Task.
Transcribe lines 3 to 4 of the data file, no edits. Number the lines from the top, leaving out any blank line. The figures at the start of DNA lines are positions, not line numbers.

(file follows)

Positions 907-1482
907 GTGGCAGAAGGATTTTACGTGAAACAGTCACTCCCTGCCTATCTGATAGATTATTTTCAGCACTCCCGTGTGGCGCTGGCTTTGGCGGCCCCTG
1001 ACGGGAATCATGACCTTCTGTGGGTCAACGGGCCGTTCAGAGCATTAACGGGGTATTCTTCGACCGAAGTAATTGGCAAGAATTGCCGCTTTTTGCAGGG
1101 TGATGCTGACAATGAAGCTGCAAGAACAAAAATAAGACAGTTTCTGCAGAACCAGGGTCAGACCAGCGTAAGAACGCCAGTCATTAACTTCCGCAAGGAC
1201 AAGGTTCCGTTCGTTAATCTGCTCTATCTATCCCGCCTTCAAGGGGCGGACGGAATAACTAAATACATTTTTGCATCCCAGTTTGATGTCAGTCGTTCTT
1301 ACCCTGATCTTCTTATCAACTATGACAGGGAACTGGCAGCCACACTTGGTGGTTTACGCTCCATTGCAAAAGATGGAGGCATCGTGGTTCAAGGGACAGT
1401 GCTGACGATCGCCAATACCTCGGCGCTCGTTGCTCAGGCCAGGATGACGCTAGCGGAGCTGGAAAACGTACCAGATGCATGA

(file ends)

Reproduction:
1001 ACGGGAATCATGACCTTCTGTGGGTCAACGGGCCGTTCAGAGCATTAACGGGGTATTCTTCGACCGAAGTAATTGGCAAGAATTGCCGCTTTTTGCAGGG
1101 TGATGCTGACAATGAAGCTGCAAGAACAAAAATAAGACAGTTTCTGCAGAACCAGGGTCAGACCAGCGTAAGAACGCCAGTCATTAACTTCCGCAAGGAC